The trail is popular and generally well marked. There are small spurs and bifurcations here and there, but in general the trail follows the maps.
Marshall Canyon Trail Directions 22
Soon after the tunnel there’s a big trail junction. Hike straight through and bear to the left.
Marshall Canyon Trail Directions 23
Hike to the left at the fork here.
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And another fork, stay to the left.
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You’ll climb a little hill and then come to the junction of the Stephens Ranch Spur Trail (sign to the left here). Go straight through and stay on the Marshall Canyon Trail.
Marshall Canyon Trail Directions 26
Keep straight through the large clearing.
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As the trail climbs you’ll start getting views of the foothills.
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Avoid the bulldozed cutoff and hike on the trail.
Marshall Canyon Trail Directions 29
Keep hiking straight / left through this intersection, where some of the earlier trails to the right rejoin the main trail.
Marshall Canyon Trail Directions 30
Okay, here’s the beginning of the lollipop section. If you just want the shorter, 7.2 mile hike, you can turn around here. Otherwise make the left up the hill.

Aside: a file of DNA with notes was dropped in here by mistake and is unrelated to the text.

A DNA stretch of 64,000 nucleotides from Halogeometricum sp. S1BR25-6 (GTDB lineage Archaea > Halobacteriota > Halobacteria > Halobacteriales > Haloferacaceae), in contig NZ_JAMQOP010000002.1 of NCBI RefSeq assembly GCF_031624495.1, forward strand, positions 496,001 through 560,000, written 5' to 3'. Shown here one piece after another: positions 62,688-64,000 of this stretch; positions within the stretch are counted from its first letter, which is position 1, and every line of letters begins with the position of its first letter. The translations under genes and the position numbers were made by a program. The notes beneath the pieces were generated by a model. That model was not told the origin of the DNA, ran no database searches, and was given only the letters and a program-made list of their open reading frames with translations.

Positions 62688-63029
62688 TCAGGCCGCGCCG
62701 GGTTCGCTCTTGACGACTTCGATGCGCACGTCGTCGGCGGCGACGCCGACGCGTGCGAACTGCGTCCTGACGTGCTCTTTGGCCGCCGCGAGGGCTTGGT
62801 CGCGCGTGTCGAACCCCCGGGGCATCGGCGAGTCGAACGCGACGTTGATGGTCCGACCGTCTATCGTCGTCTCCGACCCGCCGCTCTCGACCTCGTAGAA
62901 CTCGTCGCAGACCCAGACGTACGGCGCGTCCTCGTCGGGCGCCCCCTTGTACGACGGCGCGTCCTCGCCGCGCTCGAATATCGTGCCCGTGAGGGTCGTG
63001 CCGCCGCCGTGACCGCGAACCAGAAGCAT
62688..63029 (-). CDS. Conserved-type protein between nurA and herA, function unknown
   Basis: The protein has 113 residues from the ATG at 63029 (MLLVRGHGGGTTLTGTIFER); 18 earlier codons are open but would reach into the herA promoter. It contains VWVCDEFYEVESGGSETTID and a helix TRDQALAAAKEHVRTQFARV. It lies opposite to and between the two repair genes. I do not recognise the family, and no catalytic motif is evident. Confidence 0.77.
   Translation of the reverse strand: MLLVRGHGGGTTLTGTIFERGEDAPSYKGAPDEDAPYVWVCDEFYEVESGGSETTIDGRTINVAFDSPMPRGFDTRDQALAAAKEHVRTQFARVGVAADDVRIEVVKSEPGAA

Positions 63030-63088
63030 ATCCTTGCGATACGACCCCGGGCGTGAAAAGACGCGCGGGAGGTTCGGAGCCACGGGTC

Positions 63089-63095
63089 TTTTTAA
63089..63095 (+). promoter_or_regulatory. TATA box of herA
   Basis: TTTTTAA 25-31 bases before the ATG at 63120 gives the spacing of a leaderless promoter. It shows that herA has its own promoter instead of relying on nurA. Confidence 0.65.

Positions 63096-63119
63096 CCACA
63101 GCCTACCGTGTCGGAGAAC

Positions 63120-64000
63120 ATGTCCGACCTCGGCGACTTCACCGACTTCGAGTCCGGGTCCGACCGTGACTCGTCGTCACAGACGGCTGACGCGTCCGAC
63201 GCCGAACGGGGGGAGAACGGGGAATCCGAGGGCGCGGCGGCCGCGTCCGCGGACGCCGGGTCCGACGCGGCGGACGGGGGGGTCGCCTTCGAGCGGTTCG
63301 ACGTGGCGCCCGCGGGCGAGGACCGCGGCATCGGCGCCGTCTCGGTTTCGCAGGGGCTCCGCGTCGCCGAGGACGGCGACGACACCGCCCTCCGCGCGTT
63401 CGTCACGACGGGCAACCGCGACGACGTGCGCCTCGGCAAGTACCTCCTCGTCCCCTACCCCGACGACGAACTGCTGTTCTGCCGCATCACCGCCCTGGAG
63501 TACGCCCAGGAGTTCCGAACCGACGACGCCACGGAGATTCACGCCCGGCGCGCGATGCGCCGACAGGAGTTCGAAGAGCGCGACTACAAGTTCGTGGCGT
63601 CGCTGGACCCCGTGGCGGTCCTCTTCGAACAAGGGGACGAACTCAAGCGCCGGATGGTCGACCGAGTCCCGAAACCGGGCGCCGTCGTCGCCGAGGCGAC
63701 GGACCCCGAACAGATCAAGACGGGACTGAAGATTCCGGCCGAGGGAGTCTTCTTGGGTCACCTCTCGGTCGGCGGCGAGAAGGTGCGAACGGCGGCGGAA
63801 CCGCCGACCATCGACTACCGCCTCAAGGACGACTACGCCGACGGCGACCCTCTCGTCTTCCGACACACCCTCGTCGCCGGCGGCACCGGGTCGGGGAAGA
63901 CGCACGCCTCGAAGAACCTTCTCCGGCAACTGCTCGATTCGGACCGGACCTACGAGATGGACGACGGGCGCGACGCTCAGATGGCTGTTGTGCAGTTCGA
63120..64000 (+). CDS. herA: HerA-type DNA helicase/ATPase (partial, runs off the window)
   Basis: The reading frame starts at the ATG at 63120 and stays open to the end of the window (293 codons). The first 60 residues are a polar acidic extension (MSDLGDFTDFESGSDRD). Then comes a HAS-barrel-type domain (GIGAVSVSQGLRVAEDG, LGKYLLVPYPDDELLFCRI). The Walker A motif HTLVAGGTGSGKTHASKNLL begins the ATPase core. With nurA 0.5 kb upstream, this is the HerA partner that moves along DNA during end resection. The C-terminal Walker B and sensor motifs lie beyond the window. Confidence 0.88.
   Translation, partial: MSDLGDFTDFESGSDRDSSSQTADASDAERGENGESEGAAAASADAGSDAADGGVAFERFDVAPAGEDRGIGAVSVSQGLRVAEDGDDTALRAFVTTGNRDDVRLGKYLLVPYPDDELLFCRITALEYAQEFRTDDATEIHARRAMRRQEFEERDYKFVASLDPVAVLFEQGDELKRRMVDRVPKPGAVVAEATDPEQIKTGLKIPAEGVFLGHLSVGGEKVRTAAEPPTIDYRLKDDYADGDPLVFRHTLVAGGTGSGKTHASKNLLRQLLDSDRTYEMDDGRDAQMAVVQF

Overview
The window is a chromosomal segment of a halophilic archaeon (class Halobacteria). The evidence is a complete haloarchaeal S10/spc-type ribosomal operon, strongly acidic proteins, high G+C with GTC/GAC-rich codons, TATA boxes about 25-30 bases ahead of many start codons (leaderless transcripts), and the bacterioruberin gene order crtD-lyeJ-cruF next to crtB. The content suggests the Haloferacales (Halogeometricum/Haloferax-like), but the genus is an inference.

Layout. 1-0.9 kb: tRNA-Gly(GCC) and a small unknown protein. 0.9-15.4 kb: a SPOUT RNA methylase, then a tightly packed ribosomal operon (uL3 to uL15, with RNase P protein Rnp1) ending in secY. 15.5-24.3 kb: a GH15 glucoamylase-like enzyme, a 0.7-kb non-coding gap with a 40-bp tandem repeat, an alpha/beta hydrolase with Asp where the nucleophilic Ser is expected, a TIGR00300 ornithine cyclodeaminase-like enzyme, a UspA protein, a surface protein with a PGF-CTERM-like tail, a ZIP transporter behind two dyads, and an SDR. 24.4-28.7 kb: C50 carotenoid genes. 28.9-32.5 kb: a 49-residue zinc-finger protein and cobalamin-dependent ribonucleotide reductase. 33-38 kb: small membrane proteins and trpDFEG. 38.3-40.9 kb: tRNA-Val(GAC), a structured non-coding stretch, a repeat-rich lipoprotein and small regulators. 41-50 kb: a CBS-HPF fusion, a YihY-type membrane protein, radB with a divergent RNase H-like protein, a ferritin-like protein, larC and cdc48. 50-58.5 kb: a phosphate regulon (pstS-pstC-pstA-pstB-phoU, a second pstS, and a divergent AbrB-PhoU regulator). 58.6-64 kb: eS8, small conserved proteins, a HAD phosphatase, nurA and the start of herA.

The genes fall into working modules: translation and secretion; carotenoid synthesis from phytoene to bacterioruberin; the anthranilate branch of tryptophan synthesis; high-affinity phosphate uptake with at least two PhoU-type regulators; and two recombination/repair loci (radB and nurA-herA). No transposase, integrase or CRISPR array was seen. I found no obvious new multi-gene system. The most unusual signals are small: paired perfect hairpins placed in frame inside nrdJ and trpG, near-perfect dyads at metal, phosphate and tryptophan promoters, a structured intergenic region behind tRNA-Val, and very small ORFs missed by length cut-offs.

Marshall Canyon Trail Directions 31
Hike to the left as the trail climbs.
Marshall Canyon Trail Directions 32
The Marshall Canyon Trail skirts around Camp Paige. Make the hard right at this intersection to continue on the trail.
Marshall Canyon Trail Directions 33
There’s a sign at the intersection that confirms this is the way for the Marshall Canyon Trail.
Marshall Canyon Trail Directions 34
Hike to the right through the gate. The trail here is a wider dirt road.
Marshall Canyon Trail Directions 35
Again, bear to the right to stay on the main trail / road.
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The trail meanders up gradually, with some nice shaded sections.
Marshall Canyon Trail Directions 37
At this intersection with a trail board, bear left and hike straight through. The trail board has a nice trail map if you want to take a look.
Marshall Canyon Trail Directions 38
Continue hiking on the main trail, avoiding the trail to the right.
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Keep hiking straight on the Marshall Canyon Trail as it passes through and old campground.
Marshall Canyon Trail Directions 40
The campground has some tables and old bathrooms if you want a break. The shade makes it a nice halfway stopping point.